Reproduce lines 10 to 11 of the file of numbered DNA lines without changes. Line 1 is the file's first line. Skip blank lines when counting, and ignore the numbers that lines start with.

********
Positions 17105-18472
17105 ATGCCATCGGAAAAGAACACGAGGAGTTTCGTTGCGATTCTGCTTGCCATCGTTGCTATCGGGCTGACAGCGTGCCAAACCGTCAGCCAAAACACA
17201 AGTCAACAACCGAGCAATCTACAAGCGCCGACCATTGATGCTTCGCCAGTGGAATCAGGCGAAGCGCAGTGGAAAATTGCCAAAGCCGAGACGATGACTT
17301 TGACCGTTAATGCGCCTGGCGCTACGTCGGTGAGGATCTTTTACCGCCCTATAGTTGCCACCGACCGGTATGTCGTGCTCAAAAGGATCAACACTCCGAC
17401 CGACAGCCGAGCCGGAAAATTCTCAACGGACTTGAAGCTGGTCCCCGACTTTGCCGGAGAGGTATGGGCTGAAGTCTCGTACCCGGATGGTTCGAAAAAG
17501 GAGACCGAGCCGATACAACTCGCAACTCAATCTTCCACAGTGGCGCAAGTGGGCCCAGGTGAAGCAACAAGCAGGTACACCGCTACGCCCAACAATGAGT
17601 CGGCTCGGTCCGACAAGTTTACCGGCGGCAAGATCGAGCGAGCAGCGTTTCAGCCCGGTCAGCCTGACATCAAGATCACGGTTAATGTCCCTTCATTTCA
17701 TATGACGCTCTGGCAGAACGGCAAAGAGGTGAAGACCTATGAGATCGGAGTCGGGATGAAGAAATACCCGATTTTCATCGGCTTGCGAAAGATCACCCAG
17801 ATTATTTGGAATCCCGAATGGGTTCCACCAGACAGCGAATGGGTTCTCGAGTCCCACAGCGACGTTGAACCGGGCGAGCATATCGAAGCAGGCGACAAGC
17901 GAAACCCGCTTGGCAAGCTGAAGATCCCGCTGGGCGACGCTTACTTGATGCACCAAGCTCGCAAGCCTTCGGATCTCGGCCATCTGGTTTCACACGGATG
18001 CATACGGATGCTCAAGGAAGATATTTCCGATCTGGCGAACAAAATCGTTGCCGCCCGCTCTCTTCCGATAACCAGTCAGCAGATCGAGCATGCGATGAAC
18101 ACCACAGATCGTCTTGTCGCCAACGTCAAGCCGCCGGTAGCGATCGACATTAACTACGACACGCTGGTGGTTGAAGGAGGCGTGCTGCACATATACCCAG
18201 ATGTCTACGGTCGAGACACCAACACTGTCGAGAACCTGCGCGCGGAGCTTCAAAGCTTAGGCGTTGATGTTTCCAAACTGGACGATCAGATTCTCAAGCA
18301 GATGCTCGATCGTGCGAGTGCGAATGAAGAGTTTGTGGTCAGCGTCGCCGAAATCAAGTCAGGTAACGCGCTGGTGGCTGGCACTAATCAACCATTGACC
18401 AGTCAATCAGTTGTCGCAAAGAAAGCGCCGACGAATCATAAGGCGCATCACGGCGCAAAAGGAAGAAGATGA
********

17901 GAAACCCGCTTGGCAAGCTGAAGATCCCGCTGGGCGACGCTTACTTGATGCACCAAGCTCGCAAGCCTTCGGATCTCGGCCATCTGGTTTCACACGGATG
18001 CATACGGATGCTCAAGGAAGATATTTCCGATCTGGCGAACAAAATCGTTGCCGCCCGCTCTCTTCCGATAACCAGTCAGCAGATCGAGCATGCGATGAAC